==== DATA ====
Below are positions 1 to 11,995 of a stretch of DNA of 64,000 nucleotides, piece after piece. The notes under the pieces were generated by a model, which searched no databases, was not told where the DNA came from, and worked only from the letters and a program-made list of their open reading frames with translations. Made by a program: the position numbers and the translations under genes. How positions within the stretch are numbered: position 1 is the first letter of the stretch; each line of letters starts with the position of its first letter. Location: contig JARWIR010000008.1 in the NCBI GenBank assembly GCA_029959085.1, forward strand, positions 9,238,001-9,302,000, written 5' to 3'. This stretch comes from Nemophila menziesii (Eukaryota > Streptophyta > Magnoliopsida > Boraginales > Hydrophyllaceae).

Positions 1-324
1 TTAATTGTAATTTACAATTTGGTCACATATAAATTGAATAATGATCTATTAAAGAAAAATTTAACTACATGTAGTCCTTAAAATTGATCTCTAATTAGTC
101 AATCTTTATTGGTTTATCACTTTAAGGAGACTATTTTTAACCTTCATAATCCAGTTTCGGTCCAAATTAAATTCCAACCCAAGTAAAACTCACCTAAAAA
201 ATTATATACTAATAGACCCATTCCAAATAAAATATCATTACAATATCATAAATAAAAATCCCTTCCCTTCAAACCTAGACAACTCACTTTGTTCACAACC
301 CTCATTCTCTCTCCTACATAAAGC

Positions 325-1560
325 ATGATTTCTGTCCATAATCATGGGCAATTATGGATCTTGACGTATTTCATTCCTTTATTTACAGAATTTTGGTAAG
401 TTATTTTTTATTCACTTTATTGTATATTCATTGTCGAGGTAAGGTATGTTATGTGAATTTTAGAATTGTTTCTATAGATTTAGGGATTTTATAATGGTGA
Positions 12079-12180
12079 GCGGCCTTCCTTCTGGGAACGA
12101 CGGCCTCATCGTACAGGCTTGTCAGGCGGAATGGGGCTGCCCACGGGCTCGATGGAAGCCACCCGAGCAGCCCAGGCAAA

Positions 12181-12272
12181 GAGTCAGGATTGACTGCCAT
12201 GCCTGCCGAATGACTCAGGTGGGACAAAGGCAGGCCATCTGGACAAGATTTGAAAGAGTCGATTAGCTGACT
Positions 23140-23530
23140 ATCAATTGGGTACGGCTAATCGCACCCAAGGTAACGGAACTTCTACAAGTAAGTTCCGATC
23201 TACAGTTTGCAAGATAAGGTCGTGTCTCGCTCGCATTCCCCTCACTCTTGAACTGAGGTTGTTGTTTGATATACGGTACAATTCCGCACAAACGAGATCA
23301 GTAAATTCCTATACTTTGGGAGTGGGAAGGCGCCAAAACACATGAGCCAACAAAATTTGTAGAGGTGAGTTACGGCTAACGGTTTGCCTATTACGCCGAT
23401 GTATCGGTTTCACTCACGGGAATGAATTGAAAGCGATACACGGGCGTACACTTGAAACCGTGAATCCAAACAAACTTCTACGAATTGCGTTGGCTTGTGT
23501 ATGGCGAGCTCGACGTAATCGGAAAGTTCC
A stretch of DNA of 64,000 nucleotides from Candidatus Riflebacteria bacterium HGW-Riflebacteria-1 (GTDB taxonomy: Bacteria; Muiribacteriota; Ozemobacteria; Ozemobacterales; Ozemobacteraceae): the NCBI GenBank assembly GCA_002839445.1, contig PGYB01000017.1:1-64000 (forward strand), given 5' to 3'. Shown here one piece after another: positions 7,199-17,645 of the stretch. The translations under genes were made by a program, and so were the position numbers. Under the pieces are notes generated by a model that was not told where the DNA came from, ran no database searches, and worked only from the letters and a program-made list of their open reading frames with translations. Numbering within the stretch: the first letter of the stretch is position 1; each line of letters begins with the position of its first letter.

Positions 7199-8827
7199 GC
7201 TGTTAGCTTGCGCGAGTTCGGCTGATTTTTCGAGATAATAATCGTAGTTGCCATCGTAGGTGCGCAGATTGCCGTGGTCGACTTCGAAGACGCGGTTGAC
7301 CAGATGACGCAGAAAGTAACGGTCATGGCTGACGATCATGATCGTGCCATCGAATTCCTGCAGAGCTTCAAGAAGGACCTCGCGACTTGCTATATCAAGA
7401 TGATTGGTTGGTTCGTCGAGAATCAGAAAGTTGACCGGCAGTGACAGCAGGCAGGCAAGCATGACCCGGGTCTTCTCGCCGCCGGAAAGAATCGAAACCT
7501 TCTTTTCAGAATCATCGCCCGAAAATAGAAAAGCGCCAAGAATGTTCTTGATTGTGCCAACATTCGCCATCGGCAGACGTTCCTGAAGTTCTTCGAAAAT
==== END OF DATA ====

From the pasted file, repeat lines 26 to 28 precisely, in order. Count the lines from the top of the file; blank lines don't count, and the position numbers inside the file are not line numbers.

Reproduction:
7301 CAGATGACGCAGAAAGTAACGGTCATGGCTGACGATCATGATCGTGCCATCGAATTCCTGCAGAGCTTCAAGAAGGACCTCGCGACTTGCTATATCAAGA
7401 TGATTGGTTGGTTCGTCGAGAATCAGAAAGTTGACCGGCAGTGACAGCAGGCAGGCAAGCATGACCCGGGTCTTCTCGCCGCCGGAAAGAATCGAAACCT
7501 TCTTTTCAGAATCATCGCCCGAAAATAGAAAAGCGCCAAGAATGTTCTTGATTGTGCCAACATTCGCCATCGGCAGACGTTCCTGAAGTTCTTCGAAAAT